Initial attempts to duplicate Erlang in other languages tend to make a lot of simplifying assumptions, either knowingly or unknowingly. Distribution is a big feature often overlooked initially, and beyond that "supervisor hierarchies" in which various distributed processes are either workers (do the real work) or supervisors (ensure the real work continues in the face of process or node failures).

Jonas has started an implementation of supervisor hierarchies for Scala's agents, as well as a basic "generic server" framework approximating Erlang's gen_server, etc. So far I think it's all running in one JVM, but it's a good start at illustrating all that Erlang does on behalf of a distributed system.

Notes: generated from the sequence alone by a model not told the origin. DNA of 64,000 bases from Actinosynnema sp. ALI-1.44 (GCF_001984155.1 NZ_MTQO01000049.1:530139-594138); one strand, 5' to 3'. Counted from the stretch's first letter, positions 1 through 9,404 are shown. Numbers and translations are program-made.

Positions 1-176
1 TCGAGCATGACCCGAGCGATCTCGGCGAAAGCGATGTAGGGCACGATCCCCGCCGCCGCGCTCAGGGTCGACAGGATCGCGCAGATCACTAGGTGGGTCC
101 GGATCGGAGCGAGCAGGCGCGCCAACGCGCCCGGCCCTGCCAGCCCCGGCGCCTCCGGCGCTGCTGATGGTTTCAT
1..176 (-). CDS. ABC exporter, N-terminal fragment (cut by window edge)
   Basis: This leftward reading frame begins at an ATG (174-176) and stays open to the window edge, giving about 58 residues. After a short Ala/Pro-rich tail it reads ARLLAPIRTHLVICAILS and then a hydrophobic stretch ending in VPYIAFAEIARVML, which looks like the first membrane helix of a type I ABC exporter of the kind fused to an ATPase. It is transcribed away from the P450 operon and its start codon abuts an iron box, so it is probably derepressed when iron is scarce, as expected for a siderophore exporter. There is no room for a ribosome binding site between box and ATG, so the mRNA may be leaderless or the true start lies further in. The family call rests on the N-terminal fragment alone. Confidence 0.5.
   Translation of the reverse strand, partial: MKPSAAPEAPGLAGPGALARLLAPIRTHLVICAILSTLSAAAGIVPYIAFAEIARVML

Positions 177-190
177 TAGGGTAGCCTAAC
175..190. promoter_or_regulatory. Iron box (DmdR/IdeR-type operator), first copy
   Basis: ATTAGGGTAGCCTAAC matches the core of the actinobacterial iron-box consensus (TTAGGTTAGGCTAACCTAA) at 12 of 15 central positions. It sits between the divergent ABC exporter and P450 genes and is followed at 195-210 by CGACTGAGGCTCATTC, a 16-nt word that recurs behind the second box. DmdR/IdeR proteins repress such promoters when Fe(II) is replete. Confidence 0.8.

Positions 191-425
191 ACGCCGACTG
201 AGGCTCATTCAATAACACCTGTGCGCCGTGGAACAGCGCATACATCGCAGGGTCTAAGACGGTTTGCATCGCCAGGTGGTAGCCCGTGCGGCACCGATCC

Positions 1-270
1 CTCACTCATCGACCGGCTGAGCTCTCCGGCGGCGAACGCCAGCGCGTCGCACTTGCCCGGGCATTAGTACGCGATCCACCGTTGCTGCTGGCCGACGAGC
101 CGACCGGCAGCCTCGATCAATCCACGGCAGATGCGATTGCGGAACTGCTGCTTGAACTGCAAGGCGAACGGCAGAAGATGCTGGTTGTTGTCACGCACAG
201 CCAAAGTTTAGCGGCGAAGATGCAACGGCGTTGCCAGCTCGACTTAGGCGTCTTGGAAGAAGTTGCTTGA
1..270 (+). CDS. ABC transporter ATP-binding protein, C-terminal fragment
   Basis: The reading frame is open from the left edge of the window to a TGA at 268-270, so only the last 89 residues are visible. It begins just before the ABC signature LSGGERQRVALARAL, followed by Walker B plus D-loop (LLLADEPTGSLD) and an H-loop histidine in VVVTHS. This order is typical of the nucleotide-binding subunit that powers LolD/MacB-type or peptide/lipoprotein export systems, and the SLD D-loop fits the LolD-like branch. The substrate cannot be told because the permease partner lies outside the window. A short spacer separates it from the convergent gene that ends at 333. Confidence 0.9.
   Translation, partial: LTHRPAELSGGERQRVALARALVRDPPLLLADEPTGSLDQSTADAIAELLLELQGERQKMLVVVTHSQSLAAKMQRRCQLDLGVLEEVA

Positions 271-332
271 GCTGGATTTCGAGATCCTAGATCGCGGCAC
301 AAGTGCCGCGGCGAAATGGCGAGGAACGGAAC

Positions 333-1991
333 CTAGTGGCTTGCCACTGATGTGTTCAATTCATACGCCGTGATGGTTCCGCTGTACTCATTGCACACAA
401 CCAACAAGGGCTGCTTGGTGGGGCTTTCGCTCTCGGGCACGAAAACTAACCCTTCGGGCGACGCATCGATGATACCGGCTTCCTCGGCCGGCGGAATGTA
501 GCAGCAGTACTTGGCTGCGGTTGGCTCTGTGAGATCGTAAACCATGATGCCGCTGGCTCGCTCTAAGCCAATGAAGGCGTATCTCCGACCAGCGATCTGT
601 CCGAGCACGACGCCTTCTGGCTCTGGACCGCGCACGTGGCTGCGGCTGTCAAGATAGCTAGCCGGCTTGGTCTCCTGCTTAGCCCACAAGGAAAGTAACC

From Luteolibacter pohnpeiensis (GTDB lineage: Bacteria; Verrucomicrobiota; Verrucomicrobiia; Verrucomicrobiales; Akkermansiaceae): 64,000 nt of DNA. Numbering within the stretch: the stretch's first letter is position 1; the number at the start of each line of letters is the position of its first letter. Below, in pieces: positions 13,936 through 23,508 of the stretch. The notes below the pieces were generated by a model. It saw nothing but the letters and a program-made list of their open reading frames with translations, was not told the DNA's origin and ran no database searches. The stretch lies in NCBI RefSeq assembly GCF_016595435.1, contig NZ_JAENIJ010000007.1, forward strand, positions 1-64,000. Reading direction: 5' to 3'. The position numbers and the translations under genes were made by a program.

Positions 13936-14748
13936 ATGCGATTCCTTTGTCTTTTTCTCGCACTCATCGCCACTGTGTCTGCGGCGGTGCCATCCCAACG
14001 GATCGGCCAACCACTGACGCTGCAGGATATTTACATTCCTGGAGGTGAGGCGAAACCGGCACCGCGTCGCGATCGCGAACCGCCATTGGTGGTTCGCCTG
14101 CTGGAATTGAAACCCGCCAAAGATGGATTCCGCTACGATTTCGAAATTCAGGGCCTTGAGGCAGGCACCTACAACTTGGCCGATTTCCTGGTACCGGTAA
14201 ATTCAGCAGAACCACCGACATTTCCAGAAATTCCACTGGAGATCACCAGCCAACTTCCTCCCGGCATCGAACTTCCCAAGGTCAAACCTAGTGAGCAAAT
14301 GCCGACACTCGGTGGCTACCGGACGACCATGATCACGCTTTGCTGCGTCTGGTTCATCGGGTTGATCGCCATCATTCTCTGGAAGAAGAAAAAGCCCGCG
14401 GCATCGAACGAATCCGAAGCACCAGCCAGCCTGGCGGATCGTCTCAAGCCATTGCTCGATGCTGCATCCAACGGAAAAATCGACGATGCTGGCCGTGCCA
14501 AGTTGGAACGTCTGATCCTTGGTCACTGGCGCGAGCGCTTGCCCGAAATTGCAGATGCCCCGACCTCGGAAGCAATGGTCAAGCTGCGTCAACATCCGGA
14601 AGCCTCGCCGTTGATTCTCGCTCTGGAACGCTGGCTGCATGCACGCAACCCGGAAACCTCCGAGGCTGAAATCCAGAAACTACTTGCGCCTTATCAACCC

Sunday, June 15, 2008

Above the Fray

Steve Yegge relays a fracas about language interoperability...

He [Chris] asked this really innocent question. He goes, "You know, I don't really know much about this stuff..."

Which is bad, you know. When somebody says that to you at Foo Camp, it means they're settin' you up.

He says, "So how do these languages talk to each other?"

And the room just erupted! It was chaos. All these people are like, "Oh, it's easy!" And the rest of them are like "No, it's hard!" And they're arguing, and arguing, and arguing. They argued for an hour.

And then they stood up, still arguing, and they kept talking about it, heading into the dinner tent. And they sat down, going at it for like three hours.